Think Like A Tortoise
Last month, we introduced you to our new friends over at Tortoise Media. They’re a newsroom like no other, who focus on slowing everything down and looking at the big stuff. For the past couple of weeks, we’ve been part of their virtual ThinkIns, and so many of you have been getting involved, sharing your opinions and letting your voices be heard.
Here’s a rundown of everything we’ve chatted about so far, and what’s coming up next:
Session One: Social media during lockdown - should we go offline?
Our first session covered a pretty big part of everyone’s life - social media. We looked at fake news, stressful headlines and insta-envy, and asked the question ‘is social media doing us more harm than good?’
Joao started us off by saying that “social media is a blank canvas. It can provide relief, but it can also bring anxiety.” And that’s true. Now more than ever are we able to be in touch with people, even if we can’t see them. But, the influx of posts about people’s lockdown lives and ‘coping mechanisms’ such as daily workouts and banana bread baking can end up making you feel like you’re not being productive if you’re not doing something. The good news is, most had the perspective that it’s nice to see what people are doing, understanding it’s a filtered view; they’re just showing the good bits, and not the harder things.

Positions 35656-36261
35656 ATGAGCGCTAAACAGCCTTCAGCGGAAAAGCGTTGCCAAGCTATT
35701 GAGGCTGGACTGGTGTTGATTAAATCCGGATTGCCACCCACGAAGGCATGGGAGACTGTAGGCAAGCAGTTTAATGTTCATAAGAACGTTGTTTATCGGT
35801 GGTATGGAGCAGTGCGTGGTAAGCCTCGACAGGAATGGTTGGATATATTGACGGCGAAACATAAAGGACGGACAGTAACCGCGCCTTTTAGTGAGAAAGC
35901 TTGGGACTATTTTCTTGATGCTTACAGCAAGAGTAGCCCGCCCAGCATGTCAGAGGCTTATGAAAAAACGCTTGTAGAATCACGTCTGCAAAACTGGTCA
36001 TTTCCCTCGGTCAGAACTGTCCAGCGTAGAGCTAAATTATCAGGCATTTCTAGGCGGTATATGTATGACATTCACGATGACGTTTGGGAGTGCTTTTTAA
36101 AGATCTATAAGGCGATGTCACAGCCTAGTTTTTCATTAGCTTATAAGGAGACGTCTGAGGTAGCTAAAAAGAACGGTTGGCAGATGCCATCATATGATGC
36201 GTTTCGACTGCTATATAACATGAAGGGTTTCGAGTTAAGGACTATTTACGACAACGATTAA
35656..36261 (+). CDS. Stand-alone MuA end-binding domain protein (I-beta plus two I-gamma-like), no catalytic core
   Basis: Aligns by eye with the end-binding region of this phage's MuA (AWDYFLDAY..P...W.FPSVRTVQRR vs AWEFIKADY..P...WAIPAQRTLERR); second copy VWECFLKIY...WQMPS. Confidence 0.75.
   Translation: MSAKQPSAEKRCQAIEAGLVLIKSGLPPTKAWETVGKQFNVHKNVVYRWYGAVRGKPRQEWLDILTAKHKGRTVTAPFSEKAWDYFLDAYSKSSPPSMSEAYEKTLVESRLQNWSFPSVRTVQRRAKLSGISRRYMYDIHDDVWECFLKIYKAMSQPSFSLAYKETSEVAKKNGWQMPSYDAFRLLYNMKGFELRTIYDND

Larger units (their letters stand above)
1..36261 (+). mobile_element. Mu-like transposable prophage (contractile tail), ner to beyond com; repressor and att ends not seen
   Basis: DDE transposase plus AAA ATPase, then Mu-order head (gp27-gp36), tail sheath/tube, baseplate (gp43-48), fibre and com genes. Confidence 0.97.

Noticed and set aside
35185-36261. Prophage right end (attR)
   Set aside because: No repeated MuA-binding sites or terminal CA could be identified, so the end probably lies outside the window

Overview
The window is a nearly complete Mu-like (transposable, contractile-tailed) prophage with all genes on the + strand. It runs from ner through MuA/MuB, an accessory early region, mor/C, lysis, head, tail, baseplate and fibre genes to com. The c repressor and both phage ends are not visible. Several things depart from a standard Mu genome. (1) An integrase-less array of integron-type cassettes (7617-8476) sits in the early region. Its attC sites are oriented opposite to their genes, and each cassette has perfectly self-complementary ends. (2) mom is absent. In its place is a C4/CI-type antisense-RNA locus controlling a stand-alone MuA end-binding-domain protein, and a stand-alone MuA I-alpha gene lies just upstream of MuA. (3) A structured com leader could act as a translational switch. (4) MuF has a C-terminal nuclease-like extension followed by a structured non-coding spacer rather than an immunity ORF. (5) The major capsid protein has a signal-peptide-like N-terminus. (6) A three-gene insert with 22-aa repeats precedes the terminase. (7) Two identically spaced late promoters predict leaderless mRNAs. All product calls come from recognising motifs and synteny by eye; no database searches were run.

And then there’s fake news. Fearmongering. Constant headline after headline. Who are you supposed to trust? And how do you go to the right sources? Isla said she’s “consuming news conscientiously, rather than habitually”, and Sean said going to reputable news sources like the BBC and The Guardian make him feel better.
Overall, this session taught us that social media is what we make of it. We're lucky that we have information at our fingertips, but we’re even luckier that we have some sort of control over what it is we take in. It’s great that we’re able to use it to navigate through this uncertain time, as long as we’re doing it thoughtfully.
Session Two: Life in lockdown
Session two came in at around week five of lockdown, so we wanted to know how you’re coping and what lockdown has meant for you and your families - from school being closed to jobs being furloughed.
One of the main things you talked about was trying to stay positive, and finding what works for you - after all, we’re all going through this, but we’re all different. Joseph said “I’ve been keeping myself occupied, not trying to get wrapped up in all the noise about exams and coronavirus. What’s happening right now is out of my control”. And a lot of you agreed with this mentality. “You’ve got to find solutions,” suggested Oliver. For Isla, she looked internally for the right solution: “I have friends who share their daily work routines on Instagram, and post that they’re working from 10am to 6pm. But it’s been important to figure what I want to do to make myself feel good rather than just following someone else’s set guidance.”